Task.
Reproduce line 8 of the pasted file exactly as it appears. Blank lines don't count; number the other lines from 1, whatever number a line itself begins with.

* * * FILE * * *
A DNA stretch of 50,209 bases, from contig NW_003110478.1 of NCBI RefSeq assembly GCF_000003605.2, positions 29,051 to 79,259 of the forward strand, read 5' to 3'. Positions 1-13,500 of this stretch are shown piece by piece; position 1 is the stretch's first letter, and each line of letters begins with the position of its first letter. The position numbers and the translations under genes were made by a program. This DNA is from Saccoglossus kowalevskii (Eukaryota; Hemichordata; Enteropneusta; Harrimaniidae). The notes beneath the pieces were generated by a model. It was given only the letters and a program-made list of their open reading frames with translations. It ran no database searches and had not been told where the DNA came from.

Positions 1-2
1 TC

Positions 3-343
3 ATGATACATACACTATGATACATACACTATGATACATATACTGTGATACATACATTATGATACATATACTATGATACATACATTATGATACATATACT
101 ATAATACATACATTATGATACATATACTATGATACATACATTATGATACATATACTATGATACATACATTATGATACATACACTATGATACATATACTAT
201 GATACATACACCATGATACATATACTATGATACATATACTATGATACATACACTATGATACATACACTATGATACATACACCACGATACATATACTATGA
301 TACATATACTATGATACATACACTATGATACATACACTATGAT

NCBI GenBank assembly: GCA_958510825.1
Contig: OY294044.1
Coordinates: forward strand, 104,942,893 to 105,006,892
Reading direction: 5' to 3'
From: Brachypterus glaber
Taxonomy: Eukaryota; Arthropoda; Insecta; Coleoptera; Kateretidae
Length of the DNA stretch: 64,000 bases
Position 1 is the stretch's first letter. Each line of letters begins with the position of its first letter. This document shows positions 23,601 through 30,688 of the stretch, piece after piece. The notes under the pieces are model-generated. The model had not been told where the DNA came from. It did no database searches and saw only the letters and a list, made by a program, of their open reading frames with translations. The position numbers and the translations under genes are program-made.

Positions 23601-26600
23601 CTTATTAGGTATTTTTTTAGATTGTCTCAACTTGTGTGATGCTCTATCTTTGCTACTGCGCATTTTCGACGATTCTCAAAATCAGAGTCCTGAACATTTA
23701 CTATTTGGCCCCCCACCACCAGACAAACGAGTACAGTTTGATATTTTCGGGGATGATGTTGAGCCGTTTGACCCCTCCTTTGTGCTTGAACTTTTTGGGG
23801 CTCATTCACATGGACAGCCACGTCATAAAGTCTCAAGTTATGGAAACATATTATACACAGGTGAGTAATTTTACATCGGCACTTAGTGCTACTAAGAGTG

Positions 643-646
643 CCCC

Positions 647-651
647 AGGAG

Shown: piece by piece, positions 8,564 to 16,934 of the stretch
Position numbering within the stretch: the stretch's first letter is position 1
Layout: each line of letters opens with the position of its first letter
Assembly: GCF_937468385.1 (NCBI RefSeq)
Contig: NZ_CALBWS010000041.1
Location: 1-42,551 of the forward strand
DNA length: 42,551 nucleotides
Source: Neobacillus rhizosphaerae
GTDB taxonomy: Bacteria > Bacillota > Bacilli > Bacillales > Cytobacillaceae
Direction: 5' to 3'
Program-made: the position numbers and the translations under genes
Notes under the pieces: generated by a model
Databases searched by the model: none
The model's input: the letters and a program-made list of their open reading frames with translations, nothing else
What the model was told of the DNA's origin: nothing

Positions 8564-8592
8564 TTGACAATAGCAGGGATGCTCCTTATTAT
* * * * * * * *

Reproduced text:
301 TACATATACTATGATACATACACTATGATACATACACTATGAT